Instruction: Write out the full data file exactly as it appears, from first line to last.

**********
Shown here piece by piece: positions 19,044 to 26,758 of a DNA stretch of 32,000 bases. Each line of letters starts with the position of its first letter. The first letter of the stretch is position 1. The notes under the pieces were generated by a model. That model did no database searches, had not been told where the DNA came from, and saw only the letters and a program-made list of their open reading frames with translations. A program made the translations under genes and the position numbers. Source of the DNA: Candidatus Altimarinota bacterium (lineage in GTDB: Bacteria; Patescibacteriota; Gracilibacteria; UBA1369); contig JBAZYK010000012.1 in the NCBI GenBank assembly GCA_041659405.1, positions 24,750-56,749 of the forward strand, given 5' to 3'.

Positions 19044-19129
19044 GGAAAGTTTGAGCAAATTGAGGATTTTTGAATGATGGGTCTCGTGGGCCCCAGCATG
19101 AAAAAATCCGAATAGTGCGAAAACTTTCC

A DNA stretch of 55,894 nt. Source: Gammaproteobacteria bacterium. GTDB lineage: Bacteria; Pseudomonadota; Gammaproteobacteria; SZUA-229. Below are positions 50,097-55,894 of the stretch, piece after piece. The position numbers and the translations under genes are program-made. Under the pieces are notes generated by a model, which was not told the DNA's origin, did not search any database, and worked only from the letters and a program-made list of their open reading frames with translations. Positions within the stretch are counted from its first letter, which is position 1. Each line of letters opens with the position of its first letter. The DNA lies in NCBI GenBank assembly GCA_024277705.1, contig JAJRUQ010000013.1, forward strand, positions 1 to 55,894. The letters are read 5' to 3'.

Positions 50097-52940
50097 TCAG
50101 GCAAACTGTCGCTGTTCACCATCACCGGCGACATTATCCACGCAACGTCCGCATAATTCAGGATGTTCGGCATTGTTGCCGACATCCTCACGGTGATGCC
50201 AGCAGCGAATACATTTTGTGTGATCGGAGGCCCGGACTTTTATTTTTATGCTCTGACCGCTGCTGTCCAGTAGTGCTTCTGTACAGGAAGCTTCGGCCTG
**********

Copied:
Shown here piece by piece: positions 19,044 to 26,758 of a DNA stretch of 32,000 bases. Each line of letters starts with the position of its first letter. The first letter of the stretch is position 1. The notes under the pieces were generated by a model. That model did no database searches, had not been told where the DNA came from, and saw only the letters and a program-made list of their open reading frames with translations. A program made the translations under genes and the position numbers. Source of the DNA: Candidatus Altimarinota bacterium (lineage in GTDB: Bacteria; Patescibacteriota; Gracilibacteria; UBA1369); contig JBAZYK010000012.1 in the NCBI GenBank assembly GCA_041659405.1, positions 24,750-56,749 of the forward strand, given 5' to 3'.

Positions 19044-19129
19044 GGAAAGTTTGAGCAAATTGAGGATTTTTGAATGATGGGTCTCGTGGGCCCCAGCATG
19101 AAAAAATCCGAATAGTGCGAAAACTTTCC

A DNA stretch of 55,894 nt. Source: Gammaproteobacteria bacterium. GTDB lineage: Bacteria; Pseudomonadota; Gammaproteobacteria; SZUA-229. Below are positions 50,097-55,894 of the stretch, piece after piece. The position numbers and the translations under genes are program-made. Under the pieces are notes generated by a model, which was not told the DNA's origin, did not search any database, and worked only from the letters and a program-made list of their open reading frames with translations. Positions within the stretch are counted from its first letter, which is position 1. Each line of letters opens with the position of its first letter. The DNA lies in NCBI GenBank assembly GCA_024277705.1, contig JAJRUQ010000013.1, forward strand, positions 1 to 55,894. The letters are read 5' to 3'.

Positions 50097-52940
50097 TCAG
50101 GCAAACTGTCGCTGTTCACCATCACCGGCGACATTATCCACGCAACGTCCGCATAATTCAGGATGTTCGGCATTGTTGCCGACATCCTCACGGTGATGCC
50201 AGCAGCGAATACATTTTGTGTGATCGGAGGCCCGGACTTTTATTTTTATGCTCTGACCGCTGCTGTCCAGTAGTGCTTCTGTACAGGAAGCTTCGGCCTG